by Matthew Fisher
January 13, 2018 – Honolulu, Hawaii
I was at Honolulu International Airport – next to Pearl Harbor and Hickam Air Force Base – on Saturday morning, when a loud electronic alarm sounded on my cellphone and the screen filled with this message: “EMERGENCY ALERT. Ballistic missile threat inbound to Hawaii. Seek immediate shelter. This is not a drill.”
Figure 1: A screen-capture shows a message on Jan 13, 2018 alerting residents of Hawaii to seek shelter from an incoming ballistic missile. (Eugene Tanner/AFP-Getty Images)
The airport’s public address system simultaneously repeated the same message. It was not hard to imagine the worst. The shocking alert came at a time when tensions between Washington and Pyongyang have been rising because Kim Jong-Un’s rogue regime has been conducting a series of nuclear weapons and missile tests. Kim’s actions have rattled northern Asia and triggered an escalating exchange of incendiary insults between the Korean dictator and U.S. President Donald Trump. Pearl Harbor is the home port of part of the Pacific fleet, including nuclear submarines, and Hickam AFB is home to leading-edge F-22 fighter jets, early warning aircraft and a fleet of large transport planes, so there was some reason to believe that this was not a hoax or a false alarm.
The Transportation Security Administration security agents having breakfast beside me at the airport rose as one as their phones went off, too, and headed to what one of them said to another was an emergency shelter. I asked two men in TSA uniforms what passengers were supposed to do. Although ostensibly responsible for passengers’ safety, they completely ignored me (and other passengers) and quickly walked away.
About nine minutes later, the airport’s public address system announced that it was a false alarm. About 38 minutes after the first email alert sounded, the same alarm buzzed a second time on everyone’s cellphones followed by the official news that it had been a false alarm.
My impression was that the TSA has some kind of plan to try to save its own people but nobody else. The airlines and their staffs were totally at sea, without any idea of what to do. Many just looked at each other in disbelief. A few were nervous although not panic-stricken. A few joked about how if it was true that nukes were on the way, we would all be dead before we could do anything about it.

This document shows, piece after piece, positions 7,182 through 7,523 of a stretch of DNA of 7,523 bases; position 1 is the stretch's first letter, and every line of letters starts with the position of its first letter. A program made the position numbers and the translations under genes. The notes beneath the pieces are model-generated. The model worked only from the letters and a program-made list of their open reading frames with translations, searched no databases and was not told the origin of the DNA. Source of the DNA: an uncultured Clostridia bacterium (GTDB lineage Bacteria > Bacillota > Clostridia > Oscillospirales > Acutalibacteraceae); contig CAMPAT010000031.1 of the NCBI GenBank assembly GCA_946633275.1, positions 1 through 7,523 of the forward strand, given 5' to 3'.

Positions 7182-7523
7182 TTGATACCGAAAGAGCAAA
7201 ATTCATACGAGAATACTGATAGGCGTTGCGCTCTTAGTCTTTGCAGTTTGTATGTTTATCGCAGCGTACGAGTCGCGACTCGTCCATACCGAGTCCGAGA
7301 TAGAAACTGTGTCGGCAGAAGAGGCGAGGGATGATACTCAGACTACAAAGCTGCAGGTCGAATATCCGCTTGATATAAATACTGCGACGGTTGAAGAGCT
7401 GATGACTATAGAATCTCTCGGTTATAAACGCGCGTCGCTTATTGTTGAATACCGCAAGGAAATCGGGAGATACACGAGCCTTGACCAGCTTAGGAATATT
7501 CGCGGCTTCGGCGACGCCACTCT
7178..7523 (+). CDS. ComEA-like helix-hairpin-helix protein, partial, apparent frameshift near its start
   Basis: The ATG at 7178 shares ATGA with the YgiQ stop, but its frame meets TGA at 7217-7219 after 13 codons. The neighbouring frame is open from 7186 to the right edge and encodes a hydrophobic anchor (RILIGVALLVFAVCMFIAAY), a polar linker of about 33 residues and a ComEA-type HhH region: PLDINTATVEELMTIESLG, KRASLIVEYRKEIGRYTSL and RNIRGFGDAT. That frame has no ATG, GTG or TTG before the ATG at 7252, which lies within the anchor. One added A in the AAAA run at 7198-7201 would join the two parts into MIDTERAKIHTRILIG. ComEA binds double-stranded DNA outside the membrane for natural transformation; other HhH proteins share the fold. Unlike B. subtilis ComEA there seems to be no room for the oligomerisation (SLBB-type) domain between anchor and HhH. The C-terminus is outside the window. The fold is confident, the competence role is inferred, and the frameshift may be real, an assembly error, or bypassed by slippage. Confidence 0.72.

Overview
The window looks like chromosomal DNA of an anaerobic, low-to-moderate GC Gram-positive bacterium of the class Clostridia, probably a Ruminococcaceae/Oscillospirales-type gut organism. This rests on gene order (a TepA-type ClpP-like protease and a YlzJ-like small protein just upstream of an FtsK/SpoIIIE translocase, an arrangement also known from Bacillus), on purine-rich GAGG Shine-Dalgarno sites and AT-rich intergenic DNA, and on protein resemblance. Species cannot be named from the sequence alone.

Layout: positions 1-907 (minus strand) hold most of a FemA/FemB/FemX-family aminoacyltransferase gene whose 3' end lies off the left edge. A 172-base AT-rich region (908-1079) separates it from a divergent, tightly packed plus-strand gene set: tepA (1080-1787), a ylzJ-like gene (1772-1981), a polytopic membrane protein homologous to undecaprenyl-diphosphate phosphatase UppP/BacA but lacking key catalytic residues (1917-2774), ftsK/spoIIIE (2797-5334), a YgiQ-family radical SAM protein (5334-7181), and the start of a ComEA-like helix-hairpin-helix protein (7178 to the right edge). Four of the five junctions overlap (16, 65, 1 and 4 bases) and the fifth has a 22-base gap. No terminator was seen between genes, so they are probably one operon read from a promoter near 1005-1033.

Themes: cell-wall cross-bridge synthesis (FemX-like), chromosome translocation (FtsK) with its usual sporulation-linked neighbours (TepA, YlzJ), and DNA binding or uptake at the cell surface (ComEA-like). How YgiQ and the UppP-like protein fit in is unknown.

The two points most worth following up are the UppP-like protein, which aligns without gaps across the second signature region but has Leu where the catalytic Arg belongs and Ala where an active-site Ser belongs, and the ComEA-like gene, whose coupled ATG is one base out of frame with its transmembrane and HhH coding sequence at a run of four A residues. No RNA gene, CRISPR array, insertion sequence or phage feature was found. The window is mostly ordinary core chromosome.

According to Hawaiian newscasts, there was panic at hospitals in Honolulu as staff tried to move patients to the basements. Some parents had their children take cover in basements and even down sewers while police used bullhorns to clear beaches such as Waikiki of early morning sunbathers.
Over on Maui, a Vietnam veteran told me that he had been so terrorized that he phoned his son on the mainland to say his goodbyes.
It turned out that a “long-time employee” of the Hawaii Emergency Management Agency had pressed the wrong button on a console during what was described as a “change of shift drill”.
The U.S. military’s Pacific Command (PACCOM) saw nothing on the USAF radar scopes atop a mountain on the island of Maui. That’s where they track everything in space, including what’s going up or coming down, for all of the Pacific and North America. PACCOM quickly informed the Hawaiian government that no missiles were inbound, but it inexplicably took the government another half hour to let the public know.
Politicians and journalists on the islands chattered all day long about how such a mistake could have been made. They wondered why the public had never received instructions about what to do to shield themselves from such an attack, why there are apparently few shelters and, amazingly, why there seemed to be no way to quickly cancel a false alarm.
I found a macabre irony in the fact that I heard the doomsday alert only two clicks from Hickam – where the U.S. Army Air Force ignored warnings of a Japanese attack in December 1941. I was maybe four clicks from where the USS Arizona, USS Utah and USS Ford, among other USN warships, were hit that same momentous morning by carrier-based fighter, bomber, and torpedo dive-bomber aircraft from the Empire of Japan.
Figure 2: U.S. President Franklin D. Roosevelt addressing Congress on December 8, 1941, a day after the Japanese attack on Pearl Harbor. (FDR Presidential Library)